Meet the Maker: Begin Again Group

By Andrea Gunn

A bag from Begin Again Group is elegant in its simplicity. Each sleek, black bag boasts subtle details: tiny silver rivets, a delicately braided handle, elegant hardware.  Each bag also incorporates a small snowflake in its design, a symbol of its unique nature, and a connection with its maker.

Begin Again Group is a social enterprise that creates unique, stylish bags out of recycled rubber. But it’s more than that.  It is also a small community of women, most of whom are new Canadians. Through the group, they have learned design, construction, marketing, and business skills, all while building their new lives in Kingston.

Designer Carolyn Butts has been working with recycled materials for several years at her studio Bon Eco Design in Tamworth. Her work, she says, “is rooted in appreciation of nature and honouring the material, the human resources, and the natural resources that go into making these commodities that we consume, and often discard.”  By recycling materials in her design work, she says, “I’m respecting the materials, I’m respecting the people that made them, and I’m respecting nature.”

Members of the Begin Again Group putting together bags.

Carolyn started Begin Again Group in 2017 as a project with KEYS Employment Centre through its mentorship program for refugee women. The collaboration grew, becoming a profit-sharing social enterprise. It was incorporated last year.

The material used in the bags is rubber. So not only are the bags made from recycled material, they are also waterproof, easy to clean, and vegan. But that rubber is also from tractor tire inner tubes, adding another layer to the story of new beginnings. “Those tires once helped plough fields, and grow food,” says Carolyn. The material is imbued with identity, just as the purse is then imbued with the identity of the woman who manufactured it.

Each bag incorporates a snowflake pattern unique to its creator. “I wanted to celebrate each person, their uniqueness and style,” says Carolyn. On the Begin Again Group website, you can read about each of the creators. As well as Carolyn, there’s Eman, Farah, and Mariam, all originally from Syria; there’s Sitelbanat, from Sudan; there’s Fatima, from Morocco; and there’s Sanaa, who came to Kingston originally from Iraq and then Syria.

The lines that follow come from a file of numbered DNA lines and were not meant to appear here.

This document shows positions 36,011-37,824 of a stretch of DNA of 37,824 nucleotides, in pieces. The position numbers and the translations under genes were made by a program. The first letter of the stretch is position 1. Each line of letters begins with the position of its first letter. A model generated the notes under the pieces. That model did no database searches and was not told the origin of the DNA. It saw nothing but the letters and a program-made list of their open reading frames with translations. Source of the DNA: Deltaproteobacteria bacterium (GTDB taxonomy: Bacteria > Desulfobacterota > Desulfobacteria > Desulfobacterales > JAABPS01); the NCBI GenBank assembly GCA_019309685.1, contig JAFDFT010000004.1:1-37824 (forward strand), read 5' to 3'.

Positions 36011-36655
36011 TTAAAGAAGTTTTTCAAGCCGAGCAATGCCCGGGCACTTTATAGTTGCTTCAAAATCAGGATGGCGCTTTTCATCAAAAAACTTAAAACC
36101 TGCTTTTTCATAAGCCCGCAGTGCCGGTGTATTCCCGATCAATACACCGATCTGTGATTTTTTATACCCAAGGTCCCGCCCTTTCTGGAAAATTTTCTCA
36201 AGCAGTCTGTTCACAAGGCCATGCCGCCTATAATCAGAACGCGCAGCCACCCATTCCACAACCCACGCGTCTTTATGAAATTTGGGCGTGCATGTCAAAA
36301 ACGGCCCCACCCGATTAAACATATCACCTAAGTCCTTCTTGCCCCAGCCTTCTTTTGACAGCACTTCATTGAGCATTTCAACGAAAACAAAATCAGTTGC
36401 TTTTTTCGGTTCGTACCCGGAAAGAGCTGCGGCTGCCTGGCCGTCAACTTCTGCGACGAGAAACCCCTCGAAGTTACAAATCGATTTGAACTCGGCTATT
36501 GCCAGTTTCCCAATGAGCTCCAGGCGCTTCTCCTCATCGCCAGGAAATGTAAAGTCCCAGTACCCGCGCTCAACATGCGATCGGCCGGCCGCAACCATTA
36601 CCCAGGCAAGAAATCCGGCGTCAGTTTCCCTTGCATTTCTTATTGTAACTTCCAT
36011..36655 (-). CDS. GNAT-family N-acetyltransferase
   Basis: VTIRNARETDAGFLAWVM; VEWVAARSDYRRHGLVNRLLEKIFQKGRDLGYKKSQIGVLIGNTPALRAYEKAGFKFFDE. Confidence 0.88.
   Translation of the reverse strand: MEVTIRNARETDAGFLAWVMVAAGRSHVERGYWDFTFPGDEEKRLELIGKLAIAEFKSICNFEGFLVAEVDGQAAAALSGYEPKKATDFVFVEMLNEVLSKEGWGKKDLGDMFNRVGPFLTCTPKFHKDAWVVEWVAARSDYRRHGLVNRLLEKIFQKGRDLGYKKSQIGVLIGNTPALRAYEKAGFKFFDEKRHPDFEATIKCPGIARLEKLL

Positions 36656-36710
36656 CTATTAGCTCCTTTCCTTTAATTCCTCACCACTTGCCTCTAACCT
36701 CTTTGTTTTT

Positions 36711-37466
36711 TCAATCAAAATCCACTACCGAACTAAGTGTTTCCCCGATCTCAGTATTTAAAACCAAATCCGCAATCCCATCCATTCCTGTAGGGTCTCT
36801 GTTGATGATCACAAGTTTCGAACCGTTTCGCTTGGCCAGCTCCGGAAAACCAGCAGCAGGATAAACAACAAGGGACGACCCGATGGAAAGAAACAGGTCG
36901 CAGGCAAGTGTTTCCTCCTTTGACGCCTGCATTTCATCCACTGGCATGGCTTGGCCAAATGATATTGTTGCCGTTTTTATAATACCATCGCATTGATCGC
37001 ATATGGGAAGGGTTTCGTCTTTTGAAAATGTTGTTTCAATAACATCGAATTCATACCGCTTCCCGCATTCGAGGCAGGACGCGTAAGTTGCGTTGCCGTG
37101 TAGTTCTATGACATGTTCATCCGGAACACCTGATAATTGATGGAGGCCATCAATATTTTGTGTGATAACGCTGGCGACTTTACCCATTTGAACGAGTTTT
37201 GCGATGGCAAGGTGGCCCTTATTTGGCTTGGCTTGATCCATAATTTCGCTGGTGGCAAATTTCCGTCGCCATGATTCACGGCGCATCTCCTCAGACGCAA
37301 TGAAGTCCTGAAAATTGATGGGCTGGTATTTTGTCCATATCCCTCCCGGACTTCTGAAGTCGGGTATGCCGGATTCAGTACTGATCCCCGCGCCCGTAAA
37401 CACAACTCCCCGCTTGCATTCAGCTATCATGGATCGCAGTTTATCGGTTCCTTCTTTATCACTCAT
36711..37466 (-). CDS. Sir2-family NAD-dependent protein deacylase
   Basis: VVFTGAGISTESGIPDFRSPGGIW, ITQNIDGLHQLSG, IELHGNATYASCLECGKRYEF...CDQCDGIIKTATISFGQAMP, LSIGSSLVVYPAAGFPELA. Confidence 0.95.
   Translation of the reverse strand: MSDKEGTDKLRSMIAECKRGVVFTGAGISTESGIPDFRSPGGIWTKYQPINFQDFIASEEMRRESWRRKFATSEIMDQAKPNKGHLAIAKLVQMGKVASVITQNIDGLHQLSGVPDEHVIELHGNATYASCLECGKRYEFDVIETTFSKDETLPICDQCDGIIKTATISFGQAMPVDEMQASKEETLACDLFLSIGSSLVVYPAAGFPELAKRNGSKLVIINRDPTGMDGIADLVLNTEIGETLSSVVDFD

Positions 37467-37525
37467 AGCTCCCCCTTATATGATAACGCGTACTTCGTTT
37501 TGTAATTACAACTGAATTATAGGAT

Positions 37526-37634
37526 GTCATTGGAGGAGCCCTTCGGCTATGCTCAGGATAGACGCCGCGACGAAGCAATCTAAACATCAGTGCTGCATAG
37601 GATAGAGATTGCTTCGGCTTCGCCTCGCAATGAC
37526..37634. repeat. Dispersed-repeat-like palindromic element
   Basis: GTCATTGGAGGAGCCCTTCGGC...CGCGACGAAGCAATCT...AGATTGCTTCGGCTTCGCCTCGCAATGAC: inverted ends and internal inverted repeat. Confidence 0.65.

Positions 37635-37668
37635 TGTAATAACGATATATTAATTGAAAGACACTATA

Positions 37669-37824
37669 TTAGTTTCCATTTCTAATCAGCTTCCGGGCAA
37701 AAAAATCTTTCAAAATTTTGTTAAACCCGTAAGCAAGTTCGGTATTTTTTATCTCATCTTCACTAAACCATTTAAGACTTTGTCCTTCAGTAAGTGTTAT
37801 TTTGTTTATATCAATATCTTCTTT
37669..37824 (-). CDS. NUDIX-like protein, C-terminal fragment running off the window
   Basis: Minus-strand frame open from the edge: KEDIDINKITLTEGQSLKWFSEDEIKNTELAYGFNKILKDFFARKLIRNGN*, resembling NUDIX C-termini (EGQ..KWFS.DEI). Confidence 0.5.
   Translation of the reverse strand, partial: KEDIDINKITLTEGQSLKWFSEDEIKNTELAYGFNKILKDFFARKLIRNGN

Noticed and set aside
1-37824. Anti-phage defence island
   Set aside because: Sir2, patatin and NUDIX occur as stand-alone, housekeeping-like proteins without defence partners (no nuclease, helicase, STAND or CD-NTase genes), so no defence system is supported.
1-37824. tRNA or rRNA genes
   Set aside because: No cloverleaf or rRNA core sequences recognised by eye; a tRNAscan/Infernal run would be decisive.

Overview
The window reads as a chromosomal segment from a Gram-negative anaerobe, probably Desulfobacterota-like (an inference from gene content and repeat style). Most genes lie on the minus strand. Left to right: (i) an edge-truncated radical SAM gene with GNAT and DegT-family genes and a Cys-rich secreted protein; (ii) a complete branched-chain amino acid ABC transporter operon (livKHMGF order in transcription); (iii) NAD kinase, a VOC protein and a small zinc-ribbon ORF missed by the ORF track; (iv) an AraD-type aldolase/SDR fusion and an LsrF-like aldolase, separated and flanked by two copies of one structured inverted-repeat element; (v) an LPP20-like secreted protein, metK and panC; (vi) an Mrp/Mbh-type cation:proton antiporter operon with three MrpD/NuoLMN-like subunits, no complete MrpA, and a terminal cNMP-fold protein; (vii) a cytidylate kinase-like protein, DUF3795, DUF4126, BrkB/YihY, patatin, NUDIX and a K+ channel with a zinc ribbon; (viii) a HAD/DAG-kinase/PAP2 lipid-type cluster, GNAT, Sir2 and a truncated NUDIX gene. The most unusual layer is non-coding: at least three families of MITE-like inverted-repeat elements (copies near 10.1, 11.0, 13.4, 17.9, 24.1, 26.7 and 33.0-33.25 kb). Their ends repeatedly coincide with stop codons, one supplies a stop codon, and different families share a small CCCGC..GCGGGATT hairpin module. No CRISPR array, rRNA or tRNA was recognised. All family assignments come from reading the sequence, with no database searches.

Sanaa Zaki is no stranger to starting over.  In Iraq, she once had a career in public relations for a government ministry. But she and her family had to flee their country, leaving everything behind, their home, all their possessions. “I left with my family because of the miserable conditions there,” she says.” They found their way to Syria, where they lived for eight years.  Then, in 2015, Sanaa and her family were able to come to Canada. In Kingston, she started studying English language classes, began volunteering at a retirement home, and also found her way to KEYS, where she became involved in the Begin Again Group.

“My work in my country was very different from this,” Sanaa says. “We all had to learn how to fabricate and to design the purses. But we all also brought something of our culture to the project.  And with this project, I have learned to communicate with other people in English. I have developed my language skills.”  She also credits her son and daughter for encouraging her not to give up.  “And after a few months, we were able to produce handbags. Each of these purses carry the unique story of each of us, as well as the material we use.”

The communal aspect of their work has always been a big part of the enterprise. Friday afternoons were always when the group gathered, most recently at Cooke’s-Portsmouth United Church in Kingston. However, they haven’t been able to work together since March.

But you can still purchase the bags they each made before the pandemic started. On their website, you can explore their work and their stories, and become a part of new beginnings.